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Conquering your fear of public speaking

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While some ten per cent of the global population experiences a buzz from being in front of a crowd, another ten per cent become physically debilitated by even the thought of it. The rest of us? We’re all prone to experiencing butterflies and lack of sleep the night before. So apart from the prior ten per cent, we all seem to fear public speaking to some degree. In fact, speech anxiety is so common that there’s a formal term for it – glossophobia.

According to cognitive psychologist and business neuroscientist Lynda Shaw, this is due to our desire to be part of a group. She explained: “Intelligence/gossip are the lifeblood of many groups and can travel at a fast pace in organisations, affecting our reputation. With so much uncertainty in this current age, group membership is increasingly vital. Effectively we want to stand out less and merge into a group more. This affects our ability and desire for public speaking.”

Many areas of the brain affect our public speaking, she suggested. “Memory is hugely involved in bringing insecurities to the surface by recalling occasions of angst, embarrassment or nerve-racking experiences. The limbic system, which is a major part of emotional processing, especially the amygdala which is associated with fear and memory, is involved in our fight or flight response to threat. The prefrontal cortex consciously assimilates higher executive functions such as planning, decision making and moderating our social behaviour. 

“For example, in worrying ‘if I don’t do well in this presentation then my job may be on the line.’ Any or all of these may result in a rush of adrenalin, creating symptoms such as shaky hands, dry mouth, a red face and racing heartbeat that many of us will be familiar with.”

Shaw is of the belief that not only are we more afraid of public speaking and outing ourselves on a platform in front of our peers, but we are increasingly less likely to give our opinions to colleagues because of stress and a lower tolerance of different opinions.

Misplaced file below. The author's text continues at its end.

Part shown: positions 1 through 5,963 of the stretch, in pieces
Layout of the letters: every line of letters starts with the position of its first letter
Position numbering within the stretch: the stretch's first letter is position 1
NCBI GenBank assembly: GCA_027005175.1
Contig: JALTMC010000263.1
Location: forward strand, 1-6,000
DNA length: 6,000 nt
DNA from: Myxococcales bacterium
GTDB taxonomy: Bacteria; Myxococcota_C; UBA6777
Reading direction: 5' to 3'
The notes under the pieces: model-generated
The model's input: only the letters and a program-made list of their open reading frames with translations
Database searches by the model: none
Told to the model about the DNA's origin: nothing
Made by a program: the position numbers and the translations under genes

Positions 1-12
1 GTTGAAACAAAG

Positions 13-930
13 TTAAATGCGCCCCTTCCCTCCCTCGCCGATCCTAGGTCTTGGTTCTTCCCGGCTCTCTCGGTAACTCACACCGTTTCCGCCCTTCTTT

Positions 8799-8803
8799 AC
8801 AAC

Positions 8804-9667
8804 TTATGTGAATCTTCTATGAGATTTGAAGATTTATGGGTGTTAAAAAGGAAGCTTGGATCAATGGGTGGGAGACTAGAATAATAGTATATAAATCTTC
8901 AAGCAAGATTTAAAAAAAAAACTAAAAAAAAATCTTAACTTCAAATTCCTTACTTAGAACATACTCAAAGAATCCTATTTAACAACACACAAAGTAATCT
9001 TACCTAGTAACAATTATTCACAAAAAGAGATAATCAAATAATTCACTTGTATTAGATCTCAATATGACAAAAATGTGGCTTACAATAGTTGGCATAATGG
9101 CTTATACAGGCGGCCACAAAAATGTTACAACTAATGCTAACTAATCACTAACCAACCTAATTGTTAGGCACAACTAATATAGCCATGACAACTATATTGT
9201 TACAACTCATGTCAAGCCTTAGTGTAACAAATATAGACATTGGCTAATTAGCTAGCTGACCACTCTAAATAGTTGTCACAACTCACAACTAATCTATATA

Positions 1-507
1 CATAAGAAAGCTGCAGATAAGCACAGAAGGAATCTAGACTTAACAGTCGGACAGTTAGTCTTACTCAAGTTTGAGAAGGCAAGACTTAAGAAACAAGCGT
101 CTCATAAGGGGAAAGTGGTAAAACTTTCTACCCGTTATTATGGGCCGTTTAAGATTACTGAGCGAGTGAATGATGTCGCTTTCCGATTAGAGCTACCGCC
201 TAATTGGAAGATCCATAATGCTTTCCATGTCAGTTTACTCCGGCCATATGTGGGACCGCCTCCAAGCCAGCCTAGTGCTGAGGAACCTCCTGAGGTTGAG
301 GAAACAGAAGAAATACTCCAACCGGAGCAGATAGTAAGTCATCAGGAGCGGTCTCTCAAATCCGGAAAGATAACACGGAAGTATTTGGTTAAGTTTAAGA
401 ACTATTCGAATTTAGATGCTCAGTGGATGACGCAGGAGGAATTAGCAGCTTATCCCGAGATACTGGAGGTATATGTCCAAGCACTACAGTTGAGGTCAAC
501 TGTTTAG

“We are fearful of telling people what we think because of the repercussions we believe this has on our group membership, magnified further by the power of online communities and social media,” she said. “It has become so easy to shame people anonymously.”

Shaw’s advise is to embrace public speaking. “Fear can do things such as cause us to speed up when speaking in public, a sort of ‘I’m going to get this over as soon as possible’ attitude, whilst possibly throwing away an opportunity we could have used to shine,” she explained. “Not addressing this fear is a sure way to undermine your own success. Being able to ‘own the room’ will grant you numerous advantages in your professional life as it will help you connect better with people and will enable you to shine.”

As such, we rounded up a few of her tips on how to overcome the fear of public speaking.

(1) Look at the audience as your friends. “In actual fact they want you to do a good job,” she suggested. “Focus on the friendly faces who are smiling and nodding. They will help give you confidence.”

(2) Think of the bigger picture. Identify any nerve-wracking memories associated with public speaking and evaluate whether it really mattered in the grand scheme of things.

(3) The fear you are feeling is just like a bully. You might think it has the power over you but when you confront your fear head on, it should fade away, she said.

(4) You may find you love it – so why not give it a try. There is no greater rush than doing something positive and releasing those endorphins after doing something you might have been afraid of, whether that be a presentation to your colleagues or climbing Mount Kilimanjaro. Have you ever heard someone say they regret doing a skydive?

(5) Failure isn’t as bad as it seems. As Winston Churchill said: “Success is not final, failure is not fatal: it is the courage to continue that counts.” Our mistakes help us grow as people and give us the knowledge to make us stronger.

(6) It is important to surround yourself with people who want you to succeed. This positivity that will surround you will give you a more determined outlook and will help you persevere, despite your fears.

(7) Use visualisation. “Try and imagine yourself conquering the fear that you are so afraid of,” Shaw explained. “Then imagine the worst that could happen, and then think of yourself overcoming the hurdle with ease. Even if the worst case scenario does happen, it’s not the end of the world.”

(8) Always prepare beforehand. “There is an old cliché that says ‘if you fail to prepare, you prepare to fail’, and it’s true,” she said. “The more prepared you are the more likely you are to do well. And remember the audience doesn’t know what you are going to say, so if you forget something just keep going as long as it still makes sense!”

Image: Shutterstock

Meanwhile, columnist Bryan Adams explains how harnessing stand-up comedy taught him the art of crafting a successful pitch.

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